COS 526: Advanced
Computer Graphics
Fall 2008

General | Syllabus | Assignments

Assignment 1: Textures and Seams (due Thursday October 2)

This assignment deals with images: texture synthesis, in-painting, and resizing. For the assignment you may make use of any library for representing, reading and writing images, for example the skeleton code for the image processing assignment for COS 426.

You may also use any other source code as reference material, and also as library source, provided it doesn't directly solve the assigned problems. When you use other people's sources, please reference it in your writeup.

You program should run from the command line, taking one or more image file names and a set of parameters on the command line. It should read and write the files based on those parameters. You may create input examples any way you choose, using Photoshop or any other image-editing software (especially for mattes), grabbing them from the web or wherever.

Part 1: Texture Synthesis

Implement the Efros and Leung style texture synthesis, with the following features:
  1. Basic method: Synthesize larger examples from smaller examples. Replicate the examples shown here. Also try some of the different kinds of textures shown here. You can also find many examples on the web.
  2. Constrained synthesis: Extrapolate from a smaller rectangular image to fill a border area or a hole, as shown at the bottom of the page here. Try using the technique for in-painting to remove some "scratches" you put in a few photographs (by drawing on them in a drawing program, and creating a matte that identifies the scratches).
  3. Optional: Try to accelerate this very slow method somehow. Some ideas: When finding good matches, only compare against a small random subset of all patches; scan pixels in order and remember the best matches from the previous pixel, while also considering a some new randomly chosen locations. Or, try to accelerate the search for a good match by some kind of high-dimensional neighborhood search structure, such as K-D trees or vector quantization.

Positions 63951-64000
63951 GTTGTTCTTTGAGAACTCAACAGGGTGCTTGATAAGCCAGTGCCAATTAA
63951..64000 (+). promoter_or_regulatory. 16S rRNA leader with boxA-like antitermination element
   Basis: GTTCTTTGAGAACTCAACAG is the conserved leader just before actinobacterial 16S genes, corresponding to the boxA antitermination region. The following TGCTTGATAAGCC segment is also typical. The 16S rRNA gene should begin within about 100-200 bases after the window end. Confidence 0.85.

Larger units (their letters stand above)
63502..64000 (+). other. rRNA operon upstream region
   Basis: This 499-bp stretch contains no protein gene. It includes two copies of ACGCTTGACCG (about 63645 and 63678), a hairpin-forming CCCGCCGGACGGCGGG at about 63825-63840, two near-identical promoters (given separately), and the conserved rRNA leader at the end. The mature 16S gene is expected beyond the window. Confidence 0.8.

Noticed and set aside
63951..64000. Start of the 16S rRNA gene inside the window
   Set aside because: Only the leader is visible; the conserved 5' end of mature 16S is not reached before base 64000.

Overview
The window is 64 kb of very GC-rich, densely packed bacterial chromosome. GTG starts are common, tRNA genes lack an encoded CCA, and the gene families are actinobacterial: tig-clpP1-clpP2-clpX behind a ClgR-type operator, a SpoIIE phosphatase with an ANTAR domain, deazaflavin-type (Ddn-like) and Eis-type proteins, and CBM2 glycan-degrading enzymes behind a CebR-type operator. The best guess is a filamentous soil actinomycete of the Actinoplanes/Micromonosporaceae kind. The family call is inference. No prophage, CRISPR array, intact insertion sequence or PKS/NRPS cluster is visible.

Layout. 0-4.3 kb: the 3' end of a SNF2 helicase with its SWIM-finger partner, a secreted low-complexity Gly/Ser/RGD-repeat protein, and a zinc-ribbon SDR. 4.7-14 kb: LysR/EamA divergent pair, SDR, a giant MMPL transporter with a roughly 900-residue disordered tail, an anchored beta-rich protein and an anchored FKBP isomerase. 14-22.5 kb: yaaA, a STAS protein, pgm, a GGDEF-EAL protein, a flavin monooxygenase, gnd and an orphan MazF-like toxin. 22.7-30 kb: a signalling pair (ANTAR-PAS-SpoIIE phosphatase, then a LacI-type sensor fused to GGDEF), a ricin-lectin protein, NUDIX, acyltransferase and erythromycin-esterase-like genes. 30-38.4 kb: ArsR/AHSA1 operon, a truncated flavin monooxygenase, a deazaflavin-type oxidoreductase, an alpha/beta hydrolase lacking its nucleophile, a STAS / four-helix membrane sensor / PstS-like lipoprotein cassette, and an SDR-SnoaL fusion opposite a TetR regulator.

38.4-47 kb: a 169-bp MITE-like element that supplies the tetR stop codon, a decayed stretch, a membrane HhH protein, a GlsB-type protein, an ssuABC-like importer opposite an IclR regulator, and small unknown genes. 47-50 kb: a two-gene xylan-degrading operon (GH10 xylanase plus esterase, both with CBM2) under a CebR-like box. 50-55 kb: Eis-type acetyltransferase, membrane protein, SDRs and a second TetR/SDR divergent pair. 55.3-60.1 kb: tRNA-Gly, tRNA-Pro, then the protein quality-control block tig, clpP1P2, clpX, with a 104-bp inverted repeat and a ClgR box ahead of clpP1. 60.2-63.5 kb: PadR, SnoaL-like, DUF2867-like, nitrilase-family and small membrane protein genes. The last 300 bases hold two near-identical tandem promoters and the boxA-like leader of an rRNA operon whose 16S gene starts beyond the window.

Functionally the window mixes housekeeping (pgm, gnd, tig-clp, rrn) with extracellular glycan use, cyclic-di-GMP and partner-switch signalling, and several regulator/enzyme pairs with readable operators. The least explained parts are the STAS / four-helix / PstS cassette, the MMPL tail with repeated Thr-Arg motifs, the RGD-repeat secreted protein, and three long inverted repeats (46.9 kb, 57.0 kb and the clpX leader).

Part 2: Seam Carving

Implement the seam carving method of Avidan and Shamir for content aware image resizing.
  1. Basic method: make a command line tool that reads in a file and writes out a series of files that change the aspect ratio. The command line parameters should specify how the image shape should change and how many frames to write out. Only consider cases that make the image smaller in one dimension and keep the other dimension fixed. Suggestion: only handle on "vertical" cuts; to handle horizontal cuts rotate the image before (and after) by 90 degrees.
  2. Optional stretching: also allow the image to become larger.
  3. Optional arbitrary size: allow the image to change in both dimensions.
  4. Optional protection: also incorporate a matte that specifies regions that should not contain seams (e.g. faces).
  5. Optional movie: use any video sofware (e.g. ffmpeg or mencoder) to take the output sequence turn it into a short video clip.
  6. Optional fancy interface: if you want to get fancy with the interface, make a GUI that allows you to drag the window borders.

Part 3: Texture synthesis using image quilting

  1. Warm up "chaos mosaic": implement the method of Xu et al (PDF). This method simply pastes rectangles randomly from the source into the target. Do not bother with the specific random patterns they describe -- just use uniform random patch placement, ideally with a little blending at the edges.
  2. Basic image quilting: Implement the image quilting texture synthesis scheme of Efros and Freeman. This uses dynamic programming to do the minimal-error bounding cut at the boundaries. There are some examples of source code available on the web, for example here and here.
  3. Optional: do something like Efros and Freeman's texture transfer.

Part 4: (optional) Art Contest

In your writeup you may note one or two example images from your program that you wish to submit to our "art contest". They may be technically cool, or weird, or beautiful. We'll review the art contest images in class.